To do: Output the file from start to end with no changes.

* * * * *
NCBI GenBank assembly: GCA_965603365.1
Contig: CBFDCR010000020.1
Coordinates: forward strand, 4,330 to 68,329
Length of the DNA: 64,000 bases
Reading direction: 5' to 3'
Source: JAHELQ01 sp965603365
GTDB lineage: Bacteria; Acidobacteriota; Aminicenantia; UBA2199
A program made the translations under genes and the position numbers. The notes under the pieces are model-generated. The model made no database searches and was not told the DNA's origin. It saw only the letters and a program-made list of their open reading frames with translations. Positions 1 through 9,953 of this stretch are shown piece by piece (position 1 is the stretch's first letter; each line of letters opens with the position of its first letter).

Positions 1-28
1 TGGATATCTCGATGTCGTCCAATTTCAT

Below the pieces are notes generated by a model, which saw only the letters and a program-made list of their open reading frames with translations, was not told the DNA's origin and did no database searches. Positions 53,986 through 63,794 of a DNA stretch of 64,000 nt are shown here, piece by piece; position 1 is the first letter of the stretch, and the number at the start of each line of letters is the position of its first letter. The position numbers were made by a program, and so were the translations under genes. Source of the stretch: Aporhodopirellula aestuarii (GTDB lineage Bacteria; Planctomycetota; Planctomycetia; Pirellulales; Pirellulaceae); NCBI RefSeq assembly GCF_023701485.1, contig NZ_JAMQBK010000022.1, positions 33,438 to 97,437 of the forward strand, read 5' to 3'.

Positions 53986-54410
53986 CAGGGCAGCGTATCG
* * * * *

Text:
NCBI GenBank assembly: GCA_965603365.1
Contig: CBFDCR010000020.1
Coordinates: forward strand, 4,330 to 68,329
Length of the DNA: 64,000 bases
Reading direction: 5' to 3'
Source: JAHELQ01 sp965603365
GTDB lineage: Bacteria; Acidobacteriota; Aminicenantia; UBA2199
A program made the translations under genes and the position numbers. The notes under the pieces are model-generated. The model made no database searches and was not told the DNA's origin. It saw only the letters and a program-made list of their open reading frames with translations. Positions 1 through 9,953 of this stretch are shown piece by piece (position 1 is the stretch's first letter; each line of letters opens with the position of its first letter).

Positions 1-28
1 TGGATATCTCGATGTCGTCCAATTTCAT

Below the pieces are notes generated by a model, which saw only the letters and a program-made list of their open reading frames with translations, was not told the DNA's origin and did no database searches. Positions 53,986 through 63,794 of a DNA stretch of 64,000 nt are shown here, piece by piece; position 1 is the first letter of the stretch, and the number at the start of each line of letters is the position of its first letter. The position numbers were made by a program, and so were the translations under genes. Source of the stretch: Aporhodopirellula aestuarii (GTDB lineage Bacteria; Planctomycetota; Planctomycetia; Pirellulales; Pirellulaceae); NCBI RefSeq assembly GCF_023701485.1, contig NZ_JAMQBK010000022.1, positions 33,438 to 97,437 of the forward strand, read 5' to 3'.

Positions 53986-54410
53986 CAGGGCAGCGTATCG